August 9, 2012
Mira Żelechower-Aleksiun was born in 1941 in the town of Millerowo, near Rostow, Ukraine. In 1939 her parents escaped from Poland to the Ukraine. She never knew her father as he was killed by the Nazis when she was only two months old. After the war Mira’s mother returned with her to Poland and settled in Wroclaw. In 1966 Mira graduated from the National Academy of Art in Wroclaw, Poland, receiving a degree in Fine Arts.
On a visit to the Holy Land Mira felt she had entered into the Book. The Psalms all but materialized for her. She was fortunate to visit Sinai a place which is believed to be where Moses received the whole Torah. It was there that she “experienced the closeness of the Centre, the Presence”. This encounter became the source of renewed energy for her and as a result Mira reclaimed her Jewish identity. During the time of Martial Law in Poland, she was actively involved in the independent cultural movement.
Mira continues her passionate activism in areas outside of painting, working foremost for the reconciliation of Christians and Jews.
The Calendar of Memory
According to Bruno Schulz
The exhibition is a cycle of thirteen paintings. In 2007 Mira collaborated with the Double Edge Theater in Ashfield, near Boston, on the “Republic of Dreams.” This performance was inspired by the writings of Bruno Schulz and, in turn, became her inspiration to work on her collection of paintings, “A Calendar of Memory According to Bruno Schultz.” They are a tribute to the artist and to the generation of Jews murdered in the Holocaust; thus also to her father, Szlomo Janklewicz. She arranged her paintings according to the Hebrew calendar. The Hebrew Calendar is based on a lunar cycle and has 13 months in leap years. It begins with Rosh Hashanah (Head of the Year), which usually falls around mid-September.
Bruno Schulz (July 12, 1892 – November 19, 1942) was a Polish writer, fine artist, literary critic and art teacher born to Jewish parents, and regarded as one of the great Polish-language prose stylists of the 20th century. Schulz was born in Drohobych, in the province of Galicia then part of the Austro-Hungarian Empire, and spent most of his life there. He was killed by a German Nazi officer. His published works include: The Cinnamon Shops (Sklepy Cynamonowe) in 1934. In English-speaking countries, it is most often referred to as The Street of Crocodiles, a title derived from one of its chapters. The Cinnamon Shops was followed three years later by Sanatorium Under the Sign of the Hourglass (Sanatorium Pod Klepsydrą). The original publications were illustrated by Schulz; in later editions of his works, however, these illustrations were often left out or poorly reproduced. In 1936 he helped his fiancée, Józefina Szelińska, translate Franz Kafka’s The Trial into Polish. In 1938, he was awarded the Polish Academy of Literature’s prestigious Golden Laurel award.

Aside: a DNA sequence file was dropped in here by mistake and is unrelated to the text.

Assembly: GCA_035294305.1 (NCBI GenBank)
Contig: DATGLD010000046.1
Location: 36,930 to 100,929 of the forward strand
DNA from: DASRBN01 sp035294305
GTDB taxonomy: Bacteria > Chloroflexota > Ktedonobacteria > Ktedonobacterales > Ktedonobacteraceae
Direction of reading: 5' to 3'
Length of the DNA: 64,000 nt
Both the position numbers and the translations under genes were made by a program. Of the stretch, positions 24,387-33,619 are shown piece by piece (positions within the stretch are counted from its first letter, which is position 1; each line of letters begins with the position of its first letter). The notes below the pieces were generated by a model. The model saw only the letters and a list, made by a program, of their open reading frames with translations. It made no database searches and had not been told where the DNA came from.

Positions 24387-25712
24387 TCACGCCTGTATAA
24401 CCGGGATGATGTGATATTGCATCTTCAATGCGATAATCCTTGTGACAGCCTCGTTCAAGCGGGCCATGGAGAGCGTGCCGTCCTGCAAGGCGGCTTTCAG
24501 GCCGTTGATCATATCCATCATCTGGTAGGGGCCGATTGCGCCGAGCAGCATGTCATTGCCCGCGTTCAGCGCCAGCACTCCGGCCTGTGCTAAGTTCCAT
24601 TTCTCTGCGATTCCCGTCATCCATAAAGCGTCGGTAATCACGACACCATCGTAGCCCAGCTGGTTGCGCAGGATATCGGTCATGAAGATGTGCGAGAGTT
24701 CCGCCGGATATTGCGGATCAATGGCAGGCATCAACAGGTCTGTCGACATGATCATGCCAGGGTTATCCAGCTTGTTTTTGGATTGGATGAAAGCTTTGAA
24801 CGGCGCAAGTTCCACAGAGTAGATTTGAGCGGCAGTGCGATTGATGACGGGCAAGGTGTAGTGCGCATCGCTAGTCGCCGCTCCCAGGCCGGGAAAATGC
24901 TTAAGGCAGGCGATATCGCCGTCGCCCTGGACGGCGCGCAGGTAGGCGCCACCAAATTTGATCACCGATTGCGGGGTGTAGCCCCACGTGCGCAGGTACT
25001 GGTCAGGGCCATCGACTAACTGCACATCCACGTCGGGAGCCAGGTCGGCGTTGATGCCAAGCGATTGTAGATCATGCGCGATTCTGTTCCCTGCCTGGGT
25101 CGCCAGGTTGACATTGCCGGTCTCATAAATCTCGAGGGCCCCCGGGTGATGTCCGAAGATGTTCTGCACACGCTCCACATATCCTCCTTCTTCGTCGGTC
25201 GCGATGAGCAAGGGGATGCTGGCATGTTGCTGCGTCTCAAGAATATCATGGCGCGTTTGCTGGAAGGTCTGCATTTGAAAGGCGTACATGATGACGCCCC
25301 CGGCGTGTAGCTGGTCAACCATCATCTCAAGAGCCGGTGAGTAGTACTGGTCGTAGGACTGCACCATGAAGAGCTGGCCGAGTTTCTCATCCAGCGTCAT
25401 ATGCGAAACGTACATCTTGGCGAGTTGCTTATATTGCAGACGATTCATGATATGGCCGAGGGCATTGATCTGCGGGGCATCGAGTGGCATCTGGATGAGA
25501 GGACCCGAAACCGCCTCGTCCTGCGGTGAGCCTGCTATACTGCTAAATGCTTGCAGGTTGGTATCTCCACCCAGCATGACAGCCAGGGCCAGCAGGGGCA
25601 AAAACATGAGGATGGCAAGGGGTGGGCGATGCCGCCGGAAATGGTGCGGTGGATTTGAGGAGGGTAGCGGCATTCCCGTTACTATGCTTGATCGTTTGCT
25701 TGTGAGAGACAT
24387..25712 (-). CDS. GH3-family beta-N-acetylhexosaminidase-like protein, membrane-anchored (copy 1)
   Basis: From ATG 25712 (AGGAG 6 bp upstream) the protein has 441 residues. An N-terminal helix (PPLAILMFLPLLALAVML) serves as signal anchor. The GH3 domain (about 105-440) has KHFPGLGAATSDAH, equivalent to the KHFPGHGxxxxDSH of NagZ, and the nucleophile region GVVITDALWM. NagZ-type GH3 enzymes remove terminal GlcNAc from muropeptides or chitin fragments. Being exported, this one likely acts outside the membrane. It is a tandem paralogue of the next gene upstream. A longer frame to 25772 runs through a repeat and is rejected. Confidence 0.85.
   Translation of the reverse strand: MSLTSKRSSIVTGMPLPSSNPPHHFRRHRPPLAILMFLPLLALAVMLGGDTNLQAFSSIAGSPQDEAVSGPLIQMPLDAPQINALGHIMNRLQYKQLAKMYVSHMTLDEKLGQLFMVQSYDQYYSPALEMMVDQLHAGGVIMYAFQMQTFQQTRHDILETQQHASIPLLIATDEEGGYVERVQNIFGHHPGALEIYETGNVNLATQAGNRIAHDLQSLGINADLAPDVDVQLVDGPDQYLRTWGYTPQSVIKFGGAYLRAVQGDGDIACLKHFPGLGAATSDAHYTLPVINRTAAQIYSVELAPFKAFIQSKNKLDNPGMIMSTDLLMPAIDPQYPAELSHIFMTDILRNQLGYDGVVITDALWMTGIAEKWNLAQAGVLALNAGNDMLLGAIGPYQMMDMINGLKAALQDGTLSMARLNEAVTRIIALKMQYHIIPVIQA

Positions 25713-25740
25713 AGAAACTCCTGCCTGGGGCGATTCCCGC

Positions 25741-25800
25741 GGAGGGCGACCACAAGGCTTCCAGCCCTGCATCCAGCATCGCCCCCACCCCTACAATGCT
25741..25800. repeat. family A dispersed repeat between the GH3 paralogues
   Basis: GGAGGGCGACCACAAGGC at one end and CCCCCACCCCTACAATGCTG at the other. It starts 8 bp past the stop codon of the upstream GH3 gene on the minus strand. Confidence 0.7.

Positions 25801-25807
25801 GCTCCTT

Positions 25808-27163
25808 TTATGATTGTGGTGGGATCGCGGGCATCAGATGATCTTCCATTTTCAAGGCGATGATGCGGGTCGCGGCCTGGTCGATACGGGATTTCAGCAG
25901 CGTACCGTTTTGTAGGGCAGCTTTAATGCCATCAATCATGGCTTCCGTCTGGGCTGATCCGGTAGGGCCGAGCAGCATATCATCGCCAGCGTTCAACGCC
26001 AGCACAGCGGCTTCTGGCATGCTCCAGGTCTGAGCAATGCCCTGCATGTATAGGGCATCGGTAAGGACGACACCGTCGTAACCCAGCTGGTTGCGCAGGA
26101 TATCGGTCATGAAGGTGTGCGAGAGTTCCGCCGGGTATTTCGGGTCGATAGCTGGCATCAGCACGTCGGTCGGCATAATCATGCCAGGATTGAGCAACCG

The first and second day of the month of Tishri is Rosh Hashanah – the New Year, followed by Yom Kippur the Day of Atonement ten days later. The zodiac sign for this month is Libra. According to Jewish tradition during this month a person is being judged, hence the symbol of a scale on which our deeds are weighed. The scenes at the foot of the mountain, the passing women, are an excerpt from a 1920 drawing of Bruno Schultz called “Undula in the night”. This text can be found in the second story from the Cinnamon Stores.
2. Cheshwan – Marcheshwan
The first part of the name mar means “bitter”. The “bitterness” of the month derives from the fact that there are no holidays during Marcheshvan. The zodiac sign for this month is Scorpio. Because the reading is from the Book of Genesis, Bereshit, one can see on the steps in the painting images related to the themes of that portion of the Torah; an allusion to the flood-Noah, the exit of Abraham from Ur-Lech Lecha, next- Vajera, Abraham hosting the three angels … The man in the window with the dog is a reference to Bruno Schultz. The story of the Vision relates to the autumn months in the Bruno Schultz story about Cheshvan which falls during October and November. The words from this story are written into the painting.
Kislev is the third month of the New Year in the lunar calendar. Typically it falls in November or early December. The zodiac sign is Sagittarius. I chose a woman as the archer. She is the opposite of the character of the woman depicted by Schultz in his drawing Procession. God tells Jacob I am with you and I will watch over you wherever you go (Gen. 28,15). In the context of the Holocaust this offer is paradoxical, however it is also the basis for hope. The text that is written into the painting is a quote from The Birds in which Schultz talks about the Autumn.
Usually Tevet begins in the second half of December. The zodiac sign is Capricorn. At the top of the staircase one can see the eight lights of Chanukah. On the last day of Chanukah one recites the prayer for the dead. In the painting there is a fragment which depicts children in the train, travelling to the death camp. Next to that portion of the painting I have placed a carousel. This could be the carousel that stood just beyond the walls of the Warsaw ghetto. One can relate the verses from the Cinnamon Stores to this month.